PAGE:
Already squeezed financially because insurance companies and government agencies are paying less for health care services, doctors and hospitals say they increasingly face the added burden of having to wait months for their money.

The result, hospitals and doctors say, is that they spend more to collect insurance claims, and some say they are threatened with financial disaster because of too many long-overdue payments. Insurers respond that cost-control pressures force them to scrutinize bills more closely than before. They deny causing intentional delays.

But health care providers say they see many unnecessary roadblocks to timely bill collection. Not surprisingly, some doctors and hospitals who are most seriously affected serve a large percentage of Medicare and Medicaid patients. However, health care executives reserved their harshest criticism for private insurers, who the executives say do not have the excuse of lack of funds.

Some say it can be a struggle simply getting certain insurance companies to acknowledge receipt of a claim. "We're finding that we have to submit claims three or four times because they 'never received it,' " says Edward Prunchunas, chief financial officer for Northridge Hospital in Northridge, Calif.

The "lost" claim, hospitals and doctors say, is a delaying tactic employed by some insurers, including operators of health maintenance organizations and preferred provider organizations, who frequently pay claims well beyond the 30-day limit set by law. Some providers say that the law, which requires such third-party payers to pay interest if they delay beyond the limit, is unenforceable.

D. Mark Weinberg, executive vice president for consumer services at Blue Cross of California, denies that his firm uses that tactic and says he has never heard such a complaint from a health care provider. Even when insurers acknowledge a claim, providers say, they frequently impose endless reviews and nitpicking questions, such as a delay caused when an obstetrician neglected to state the sex of the patient on a claim for childbirth costs.

Prunchunas cited the case of a $150,000 trauma claim from an automobile accident. The claim was eventually denied by the insurer, who decided there was a "pre-existing condition" because the patient was drinking before the accident, he said. What bothered Prunchunas as much as the claim's rejection was the fact that it took the insurer 10 months to decide.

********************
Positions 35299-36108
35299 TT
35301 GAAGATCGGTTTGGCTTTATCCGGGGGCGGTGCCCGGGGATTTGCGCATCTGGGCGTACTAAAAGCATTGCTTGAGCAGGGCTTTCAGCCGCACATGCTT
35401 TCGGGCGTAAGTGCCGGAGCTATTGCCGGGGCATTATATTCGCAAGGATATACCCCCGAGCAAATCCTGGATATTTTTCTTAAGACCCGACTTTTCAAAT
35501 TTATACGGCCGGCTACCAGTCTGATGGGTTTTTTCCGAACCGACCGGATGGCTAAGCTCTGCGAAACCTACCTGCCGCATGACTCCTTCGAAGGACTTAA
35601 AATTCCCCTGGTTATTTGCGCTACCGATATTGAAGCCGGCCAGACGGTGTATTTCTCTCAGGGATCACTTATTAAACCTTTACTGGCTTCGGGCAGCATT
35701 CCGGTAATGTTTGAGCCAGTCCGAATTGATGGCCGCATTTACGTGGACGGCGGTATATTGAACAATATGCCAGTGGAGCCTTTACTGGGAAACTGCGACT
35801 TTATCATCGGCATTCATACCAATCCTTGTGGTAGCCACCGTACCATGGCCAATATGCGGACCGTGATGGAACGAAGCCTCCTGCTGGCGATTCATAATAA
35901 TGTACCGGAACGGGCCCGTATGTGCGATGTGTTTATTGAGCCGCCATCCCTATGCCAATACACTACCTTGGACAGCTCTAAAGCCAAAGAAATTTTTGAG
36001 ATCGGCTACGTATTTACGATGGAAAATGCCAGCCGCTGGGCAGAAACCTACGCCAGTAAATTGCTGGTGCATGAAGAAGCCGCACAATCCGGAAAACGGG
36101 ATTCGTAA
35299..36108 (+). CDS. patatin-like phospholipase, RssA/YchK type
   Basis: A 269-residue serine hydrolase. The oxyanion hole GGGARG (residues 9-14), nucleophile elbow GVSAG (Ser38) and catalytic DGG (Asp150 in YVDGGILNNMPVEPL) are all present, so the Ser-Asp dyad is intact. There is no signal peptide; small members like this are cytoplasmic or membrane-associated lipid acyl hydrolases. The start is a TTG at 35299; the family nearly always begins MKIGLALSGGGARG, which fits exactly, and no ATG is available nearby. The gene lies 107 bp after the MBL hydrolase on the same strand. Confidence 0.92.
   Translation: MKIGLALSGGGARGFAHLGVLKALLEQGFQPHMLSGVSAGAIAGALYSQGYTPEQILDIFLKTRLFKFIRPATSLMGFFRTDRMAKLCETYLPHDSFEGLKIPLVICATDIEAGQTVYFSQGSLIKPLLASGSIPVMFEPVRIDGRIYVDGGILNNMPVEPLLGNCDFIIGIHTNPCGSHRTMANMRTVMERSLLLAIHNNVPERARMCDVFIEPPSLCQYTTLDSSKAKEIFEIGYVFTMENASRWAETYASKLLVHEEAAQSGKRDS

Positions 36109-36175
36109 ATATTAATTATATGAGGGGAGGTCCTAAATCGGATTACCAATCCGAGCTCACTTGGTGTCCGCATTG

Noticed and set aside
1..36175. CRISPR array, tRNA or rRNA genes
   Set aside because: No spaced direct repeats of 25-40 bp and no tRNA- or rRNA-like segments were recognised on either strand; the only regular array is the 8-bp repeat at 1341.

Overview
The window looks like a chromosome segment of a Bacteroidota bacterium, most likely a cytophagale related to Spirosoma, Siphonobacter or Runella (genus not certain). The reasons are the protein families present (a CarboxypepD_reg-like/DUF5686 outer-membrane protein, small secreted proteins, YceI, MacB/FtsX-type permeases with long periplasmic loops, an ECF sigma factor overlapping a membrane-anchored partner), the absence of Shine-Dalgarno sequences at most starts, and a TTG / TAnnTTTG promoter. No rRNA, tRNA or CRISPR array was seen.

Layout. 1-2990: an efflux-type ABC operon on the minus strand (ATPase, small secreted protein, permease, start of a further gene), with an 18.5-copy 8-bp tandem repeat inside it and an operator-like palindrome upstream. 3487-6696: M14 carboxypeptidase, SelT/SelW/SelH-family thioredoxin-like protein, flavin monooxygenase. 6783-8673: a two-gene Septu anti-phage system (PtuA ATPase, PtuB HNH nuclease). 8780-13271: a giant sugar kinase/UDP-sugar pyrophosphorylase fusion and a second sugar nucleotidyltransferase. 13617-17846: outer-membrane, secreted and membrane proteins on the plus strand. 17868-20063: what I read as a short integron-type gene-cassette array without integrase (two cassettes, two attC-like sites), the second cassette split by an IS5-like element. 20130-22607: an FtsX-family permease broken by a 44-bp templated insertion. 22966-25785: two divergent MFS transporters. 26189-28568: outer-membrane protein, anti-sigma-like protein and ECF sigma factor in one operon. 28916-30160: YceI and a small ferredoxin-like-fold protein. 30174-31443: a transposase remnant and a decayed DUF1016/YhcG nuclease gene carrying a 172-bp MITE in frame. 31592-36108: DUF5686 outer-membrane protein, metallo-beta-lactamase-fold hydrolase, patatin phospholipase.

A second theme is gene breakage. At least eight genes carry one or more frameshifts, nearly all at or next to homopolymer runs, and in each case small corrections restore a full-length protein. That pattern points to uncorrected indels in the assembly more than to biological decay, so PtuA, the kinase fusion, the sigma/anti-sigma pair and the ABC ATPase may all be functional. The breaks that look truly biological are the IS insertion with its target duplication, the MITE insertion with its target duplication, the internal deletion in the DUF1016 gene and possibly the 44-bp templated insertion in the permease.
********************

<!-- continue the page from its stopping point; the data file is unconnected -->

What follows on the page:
For consumers, the danger is being caught in the crossfire. When insurers and providers disagree over payments, the bill may very well end up in the mailbox of a patient.

Industry representatives maintain that there has been no increase in the turnaround time in the last three years.

Based on reports from its member companies, the Health Insurance Association of America -- the industry's main trade group -- said that most claims are processed within 14 days and only about 17 percent of claims are delayed. The data came from 74 of 240 companies that responded and represented about 50 percent of the nation's commercial health insurance business, HIAA says.

"The standard we set is that we try to process 85 percent of all claims within 14 days and 99 percent within 30 days," Blue Cross's Weinberg says. Regarding complaints about slow payments, he adds, "I think there are perception issues here." Health care providers think there are delays, he says, because in the new managed care environment they get fewer direct payments from patients and have to give far more details to insurers in order to get paid.

"Sometimes, we get an English language description of {services provided} but no codes . . . We can't . . . guess what was done," Weinberg says. Claims may be reviewed at several levels for different reasons, such as that the amount is very large or there are "illogical" descriptions.

But the problem is more than just a perception, says David Langness of the Hospital Council of Southern California. Contrary to insurance industry data, he says, "the turnaround time has elongated way past what it used to be. Sixty to 90 days was the norm . . . 100 days is more normal, and we hear about six- to 12-month delays."